Almost all people who run 100 mile races on trails do squats in their training. If you ask them why, some will point out someone else who's successful who does them, some will say they tried it and it seemed to help and one or two might point out the few scientific articles that address the subject. The real reason is that they don't live next to a ski hill. These races often have a series of very long, very steep and very technical hills and these, if one is not prepared for them, can lead to the dreaded "dead quads." The way to train for them is to run hills, but that's not always possible; here, the few available hills are not runnable in winter, so some other training has to compensate. Squats and lunges simulate some of the stresses of running downhill and they don't entail the risks of barreling downhill all-out on rugged terrain - but for that same reason, they're not as useful as hill running.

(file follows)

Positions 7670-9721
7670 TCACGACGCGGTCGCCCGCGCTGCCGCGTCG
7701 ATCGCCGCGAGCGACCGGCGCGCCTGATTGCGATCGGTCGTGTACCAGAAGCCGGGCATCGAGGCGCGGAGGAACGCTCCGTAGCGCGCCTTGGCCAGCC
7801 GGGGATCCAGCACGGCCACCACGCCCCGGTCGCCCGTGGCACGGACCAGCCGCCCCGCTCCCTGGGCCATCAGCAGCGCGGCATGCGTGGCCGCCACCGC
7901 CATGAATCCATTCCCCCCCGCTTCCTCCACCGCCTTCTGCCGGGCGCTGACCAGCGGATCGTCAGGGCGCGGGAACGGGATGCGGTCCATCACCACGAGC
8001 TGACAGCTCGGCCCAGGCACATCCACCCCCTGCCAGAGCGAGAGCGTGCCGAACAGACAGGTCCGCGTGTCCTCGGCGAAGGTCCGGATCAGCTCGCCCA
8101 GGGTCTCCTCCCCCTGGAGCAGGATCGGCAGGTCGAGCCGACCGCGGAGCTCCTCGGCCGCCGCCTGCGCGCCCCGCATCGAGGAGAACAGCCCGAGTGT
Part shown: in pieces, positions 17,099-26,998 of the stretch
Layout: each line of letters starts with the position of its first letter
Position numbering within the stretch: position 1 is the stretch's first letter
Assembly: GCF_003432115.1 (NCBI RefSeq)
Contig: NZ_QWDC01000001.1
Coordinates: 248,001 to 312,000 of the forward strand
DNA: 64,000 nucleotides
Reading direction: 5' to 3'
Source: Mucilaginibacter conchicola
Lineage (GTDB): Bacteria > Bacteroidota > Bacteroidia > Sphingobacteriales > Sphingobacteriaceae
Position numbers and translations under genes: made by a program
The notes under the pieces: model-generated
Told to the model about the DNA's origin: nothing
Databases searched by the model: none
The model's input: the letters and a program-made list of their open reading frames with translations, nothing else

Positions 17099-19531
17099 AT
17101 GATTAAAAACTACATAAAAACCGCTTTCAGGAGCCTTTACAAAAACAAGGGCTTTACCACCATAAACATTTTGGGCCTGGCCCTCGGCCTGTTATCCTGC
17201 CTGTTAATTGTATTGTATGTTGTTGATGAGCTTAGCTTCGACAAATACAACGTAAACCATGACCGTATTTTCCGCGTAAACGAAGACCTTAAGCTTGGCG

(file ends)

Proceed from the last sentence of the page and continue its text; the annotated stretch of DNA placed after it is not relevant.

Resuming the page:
The basic rules of cross-training and injury rehab are the same as they are for running:
1) Test yourself regularly, to see what you need to work on.
2) Train as specifically as possible.
3) Don't do anything you don't have to do, as you need rest as well as exercise.
Those three simple statements cover a lot. Many people race so rarely or challenge themselves in workouts so rarely that they miss point #1. Nothing helps running like running, but there are a few aids to training that one should keep in mind, but usually only are thought of when injured (#2). And you really need to ask yourself if an hour's exercise class is doing more than staying busy (#3).
My next post will be about how to decide what you need to work on and will focus on flexibility and mobility, as that's the very furthest removed from running and the first thing one needs to address in rehabbing injuries.
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